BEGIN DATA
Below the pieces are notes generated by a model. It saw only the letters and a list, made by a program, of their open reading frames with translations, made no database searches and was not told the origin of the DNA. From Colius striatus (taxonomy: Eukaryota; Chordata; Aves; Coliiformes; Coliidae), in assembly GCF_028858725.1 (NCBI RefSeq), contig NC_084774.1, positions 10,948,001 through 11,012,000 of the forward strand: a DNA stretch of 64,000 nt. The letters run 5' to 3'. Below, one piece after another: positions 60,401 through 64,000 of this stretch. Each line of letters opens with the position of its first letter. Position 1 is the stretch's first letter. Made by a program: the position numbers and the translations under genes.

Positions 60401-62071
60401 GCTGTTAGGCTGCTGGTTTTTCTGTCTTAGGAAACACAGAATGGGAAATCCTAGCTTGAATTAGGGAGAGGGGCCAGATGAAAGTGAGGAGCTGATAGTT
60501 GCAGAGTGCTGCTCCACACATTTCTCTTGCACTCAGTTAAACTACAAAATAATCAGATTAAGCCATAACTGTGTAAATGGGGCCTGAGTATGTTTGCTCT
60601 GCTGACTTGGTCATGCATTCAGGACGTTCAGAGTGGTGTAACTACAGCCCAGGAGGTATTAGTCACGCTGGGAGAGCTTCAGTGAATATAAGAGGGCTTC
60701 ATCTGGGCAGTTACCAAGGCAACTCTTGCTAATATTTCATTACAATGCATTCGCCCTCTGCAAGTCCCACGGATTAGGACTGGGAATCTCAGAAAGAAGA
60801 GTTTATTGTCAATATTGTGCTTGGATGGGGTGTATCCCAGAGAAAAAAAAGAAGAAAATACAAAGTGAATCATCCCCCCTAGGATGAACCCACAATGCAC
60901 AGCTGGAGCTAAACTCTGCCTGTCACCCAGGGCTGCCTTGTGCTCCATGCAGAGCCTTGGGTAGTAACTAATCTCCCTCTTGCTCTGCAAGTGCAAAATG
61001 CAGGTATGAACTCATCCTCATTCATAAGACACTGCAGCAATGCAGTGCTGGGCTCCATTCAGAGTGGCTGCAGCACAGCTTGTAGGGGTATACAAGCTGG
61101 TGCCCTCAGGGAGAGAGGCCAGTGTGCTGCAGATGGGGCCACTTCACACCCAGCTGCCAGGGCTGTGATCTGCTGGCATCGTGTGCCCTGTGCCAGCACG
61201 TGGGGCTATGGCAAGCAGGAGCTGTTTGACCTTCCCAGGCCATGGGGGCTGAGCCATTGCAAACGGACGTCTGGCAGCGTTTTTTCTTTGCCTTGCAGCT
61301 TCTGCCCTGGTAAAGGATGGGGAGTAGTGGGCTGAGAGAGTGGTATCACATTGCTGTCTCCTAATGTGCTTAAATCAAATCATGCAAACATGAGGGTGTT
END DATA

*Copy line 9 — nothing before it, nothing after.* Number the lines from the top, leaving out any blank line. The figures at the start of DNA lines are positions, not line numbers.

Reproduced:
61001 CAGGTATGAACTCATCCTCATTCATAAGACACTGCAGCAATGCAGTGCTGGGCTCCATTCAGAGTGGCTGCAGCACAGCTTGTAGGGGTATACAAGCTGG